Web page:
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  • Steel and Composite Structures, Vol. 11, No. 1 (2011) 21-38 21

    Parameters influencing seismic response of horizontally curved, steel, I-girder bridges

    Daniel G. Linzell1* and Venkata P. Nadakuditi

    2

    1Department of Civil and Environmental Engineering, The Pennsylvania State University,

    231L Sackett Bldg., University Park, PA 16802, USA2Stress Offshore, Inc., 13602 Westland East Blvd, Building 1, Houston, TX 77041

    (Received December 09, 2010, Accepted November 27, 2010)

    Abstract. This study examines the influence of curved, steel, I-girder bridge configuration on girder endreactions and cross frame member forces during seismic events. Simply-supported bridge finite elementmodels were created and examined under seismic events mimicking what could be experienced in AASHTOSeismic Zone 2. Bridges were analyzed using practical ranges of: radius of curvature; girder and cross framespacings; and lateral bracing configuration. Results from the study indicated that: (1) radius of curvature hadthe greatest influence on seismic response; (2) interior (lowest radius) girder reactions were heavily influencedby parameter variations and, in certain instances, uplift at their bearings could be a concern; (3) verticalexcitation more heavily influenced bearing and cross frame seismic response; and (4) lateral bracing helpedreduce seismic effects but using bracing along the entire span did not provide additional benefit over placingbracing only in bays adjacent to the supports.

    Keywords: Horizontally; curved, steel; I-girder; bridge; seismic; finite; element.

    1. Introduction

    Horizontally curved bridges have become increasingly common over the last 40 years and currently

    occupy an appreciable share of bridge construction throughout the world. Irrespective of the materials

    used for the superstructure, curved bridges can offer economic advantages when compared to structures

    composed of a series of straight chords. These include the utilization of continuous spans and the

    subsequent reduction in the number of substructure units and expansion joints along with the elimination

    of complicated deck formwork construction at chord intersection points. Curved steel structures can

    offer additional benefits, including: the ability to handle complicated plan geometries and tight radii;

    reduced section depths when compared to other materials; and efficient construction times. In contrast

    to the above advantages, the presence of initial curvature in the geometry of these types of structures

    causes interaction of flexural and torsional behavior that complicates the analysis and design processes

    and must be considered for both static and dynamic loads.

    From a dynamic and, more specifically, seismic loading perspective, rotations and displacements of

    the superstructure resulting from flexural-torsional interaction have been reported as causing damage in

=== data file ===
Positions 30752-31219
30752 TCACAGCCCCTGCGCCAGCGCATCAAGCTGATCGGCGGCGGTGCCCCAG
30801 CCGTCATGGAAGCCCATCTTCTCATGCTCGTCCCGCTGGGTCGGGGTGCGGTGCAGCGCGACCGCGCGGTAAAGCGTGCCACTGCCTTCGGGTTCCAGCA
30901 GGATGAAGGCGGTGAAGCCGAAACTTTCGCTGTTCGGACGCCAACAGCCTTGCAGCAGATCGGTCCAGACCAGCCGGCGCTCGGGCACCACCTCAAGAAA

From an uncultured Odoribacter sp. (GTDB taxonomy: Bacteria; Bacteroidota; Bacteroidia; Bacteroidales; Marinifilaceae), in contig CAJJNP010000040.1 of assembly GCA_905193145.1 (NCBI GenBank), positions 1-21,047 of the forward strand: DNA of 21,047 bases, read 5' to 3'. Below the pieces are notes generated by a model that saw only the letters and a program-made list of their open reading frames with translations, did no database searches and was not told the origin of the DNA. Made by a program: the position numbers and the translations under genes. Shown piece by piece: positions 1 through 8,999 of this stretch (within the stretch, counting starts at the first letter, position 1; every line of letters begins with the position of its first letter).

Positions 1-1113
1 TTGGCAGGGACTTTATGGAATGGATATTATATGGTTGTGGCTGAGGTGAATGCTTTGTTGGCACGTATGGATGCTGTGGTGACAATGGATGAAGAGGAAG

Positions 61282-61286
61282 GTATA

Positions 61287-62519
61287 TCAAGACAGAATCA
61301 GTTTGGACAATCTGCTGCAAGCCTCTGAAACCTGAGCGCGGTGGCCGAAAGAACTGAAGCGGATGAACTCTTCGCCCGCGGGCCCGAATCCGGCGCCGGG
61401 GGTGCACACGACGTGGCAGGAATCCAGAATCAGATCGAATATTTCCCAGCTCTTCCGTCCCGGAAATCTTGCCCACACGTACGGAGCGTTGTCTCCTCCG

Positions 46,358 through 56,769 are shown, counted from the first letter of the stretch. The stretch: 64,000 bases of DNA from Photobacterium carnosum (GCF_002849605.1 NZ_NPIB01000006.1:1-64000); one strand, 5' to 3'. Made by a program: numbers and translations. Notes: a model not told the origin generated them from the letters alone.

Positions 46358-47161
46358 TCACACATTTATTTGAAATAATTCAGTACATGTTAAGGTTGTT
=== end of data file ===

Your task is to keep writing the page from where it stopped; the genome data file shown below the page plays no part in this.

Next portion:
steel, I-girder bridges that included curved structures. The reported damage included cross frame member

    * Corresponding author, Dr., E-mail: [email protected]

  • 22 Daniel G. Linzell and Venkata P. Nadakuditi

    failures, associated connection failures, and bearing failures (Julian et al. 2007, Itani et al. 2004). The

    combination of the increased construction of curved, steel, I-girder bridges throughout the world, the

    lack of research related to their dynamic response and the reported steel bridge failures provided

    motivation to study their seismic behavior.

    2. Background

    As was stated earlier, the amount of research related to curved, steel, I-girder bridge dynamic response is

    limited. Studies of dynamic behavior largely encompass free vibration examinations and study of

    response under moving loads. Free vibration studies were performed by Yonezawa (1962), Culver

    (1967), Ramakrishnan and Kunukkasseril (1976) and recently by Maneetes and Linzell (2003), Yoon

    and Kang (1998) and Yoon et al. (2005). The dynamic response of curved steel bridges under moving

    loads was examined by Tan and Shore (1968), Christians (1968), Culver (1967), Oestel (1968), Das (1971),

    Chaudhari (1975), Chaudhari and Shore (1975, 1977), Huang et al. (1995) and McElwain and Laman

    (2000). Prominent differences between these studies consisted of methods used to represent individual

    bridge components in the computational models, methods used to idealize the vehicle(s) and the level

    of complexity of the dynamic analyses that were performed.

    In addition to the aforementioned dynamic studies, limited research related to curved, I-girder, bridge

    seismic response has been completed. Chang et al. (1985) completed an analytical study of curved steel

    bridge seismic response using a Rayleigh-Ritz representation of the structure that included flexural,